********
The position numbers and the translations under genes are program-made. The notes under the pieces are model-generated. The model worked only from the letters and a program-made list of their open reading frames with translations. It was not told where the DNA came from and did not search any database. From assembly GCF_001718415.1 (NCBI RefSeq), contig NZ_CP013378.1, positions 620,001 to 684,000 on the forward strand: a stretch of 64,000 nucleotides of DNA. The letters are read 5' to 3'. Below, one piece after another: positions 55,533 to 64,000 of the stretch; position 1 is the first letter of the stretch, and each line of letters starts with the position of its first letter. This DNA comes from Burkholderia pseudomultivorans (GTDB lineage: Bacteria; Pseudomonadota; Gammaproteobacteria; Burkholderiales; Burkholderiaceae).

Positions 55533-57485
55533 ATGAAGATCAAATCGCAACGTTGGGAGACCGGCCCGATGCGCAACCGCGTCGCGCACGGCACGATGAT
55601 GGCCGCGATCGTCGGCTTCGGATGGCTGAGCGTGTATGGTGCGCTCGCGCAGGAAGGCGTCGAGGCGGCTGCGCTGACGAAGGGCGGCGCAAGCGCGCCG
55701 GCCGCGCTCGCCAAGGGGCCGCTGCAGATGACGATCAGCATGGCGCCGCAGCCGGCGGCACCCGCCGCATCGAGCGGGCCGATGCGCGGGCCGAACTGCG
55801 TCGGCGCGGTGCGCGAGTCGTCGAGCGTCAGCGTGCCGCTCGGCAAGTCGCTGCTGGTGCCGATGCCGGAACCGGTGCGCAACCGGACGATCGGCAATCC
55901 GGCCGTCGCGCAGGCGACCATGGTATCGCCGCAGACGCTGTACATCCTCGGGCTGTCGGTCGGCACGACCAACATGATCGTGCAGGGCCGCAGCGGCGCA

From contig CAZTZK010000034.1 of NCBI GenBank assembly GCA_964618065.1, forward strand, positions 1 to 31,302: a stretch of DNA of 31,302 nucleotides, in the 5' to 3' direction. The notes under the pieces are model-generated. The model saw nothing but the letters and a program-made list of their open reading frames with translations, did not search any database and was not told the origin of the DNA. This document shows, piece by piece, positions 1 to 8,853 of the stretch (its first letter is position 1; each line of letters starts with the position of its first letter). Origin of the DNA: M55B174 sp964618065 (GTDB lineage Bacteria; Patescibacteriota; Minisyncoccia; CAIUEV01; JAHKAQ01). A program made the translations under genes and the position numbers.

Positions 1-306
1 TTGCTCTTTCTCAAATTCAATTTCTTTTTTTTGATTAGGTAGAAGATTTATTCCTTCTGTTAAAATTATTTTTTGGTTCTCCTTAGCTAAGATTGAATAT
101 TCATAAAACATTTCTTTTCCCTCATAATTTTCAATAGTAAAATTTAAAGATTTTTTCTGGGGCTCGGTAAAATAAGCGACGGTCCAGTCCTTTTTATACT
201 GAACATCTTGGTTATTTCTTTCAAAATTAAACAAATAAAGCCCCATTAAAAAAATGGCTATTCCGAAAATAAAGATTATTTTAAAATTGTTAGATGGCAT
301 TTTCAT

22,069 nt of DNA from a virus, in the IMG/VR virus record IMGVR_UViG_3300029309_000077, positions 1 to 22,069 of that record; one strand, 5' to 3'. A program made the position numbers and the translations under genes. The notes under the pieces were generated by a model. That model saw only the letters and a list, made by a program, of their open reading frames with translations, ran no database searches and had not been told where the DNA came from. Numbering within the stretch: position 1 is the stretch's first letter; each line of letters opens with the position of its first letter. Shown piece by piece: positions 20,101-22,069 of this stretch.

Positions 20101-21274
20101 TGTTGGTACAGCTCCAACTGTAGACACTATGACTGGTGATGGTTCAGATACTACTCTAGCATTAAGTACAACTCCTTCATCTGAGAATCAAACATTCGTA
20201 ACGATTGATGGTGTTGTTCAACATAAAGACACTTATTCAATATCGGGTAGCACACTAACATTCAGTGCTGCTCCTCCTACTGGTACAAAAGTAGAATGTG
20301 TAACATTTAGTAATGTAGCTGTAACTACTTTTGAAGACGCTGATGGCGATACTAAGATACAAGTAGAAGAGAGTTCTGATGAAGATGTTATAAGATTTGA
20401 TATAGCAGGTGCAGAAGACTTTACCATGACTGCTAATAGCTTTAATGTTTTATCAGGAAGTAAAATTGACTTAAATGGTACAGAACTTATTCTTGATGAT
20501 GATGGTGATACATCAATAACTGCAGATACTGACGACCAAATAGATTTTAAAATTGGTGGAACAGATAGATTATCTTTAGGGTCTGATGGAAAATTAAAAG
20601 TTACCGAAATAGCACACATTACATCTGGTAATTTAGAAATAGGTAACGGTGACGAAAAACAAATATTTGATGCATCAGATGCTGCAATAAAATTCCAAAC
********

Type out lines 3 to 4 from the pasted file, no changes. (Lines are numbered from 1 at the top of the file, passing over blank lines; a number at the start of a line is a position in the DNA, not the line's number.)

55533 ATGAAGATCAAATCGCAACGTTGGGAGACCGGCCCGATGCGCAACCGCGTCGCGCACGGCACGATGAT
55601 GGCCGCGATCGTCGGCTTCGGATGGCTGAGCGTGTATGGTGCGCTCGCGCAGGAAGGCGTCGAGGCGGCTGCGCTGACGAAGGGCGGCGCAAGCGCGCCG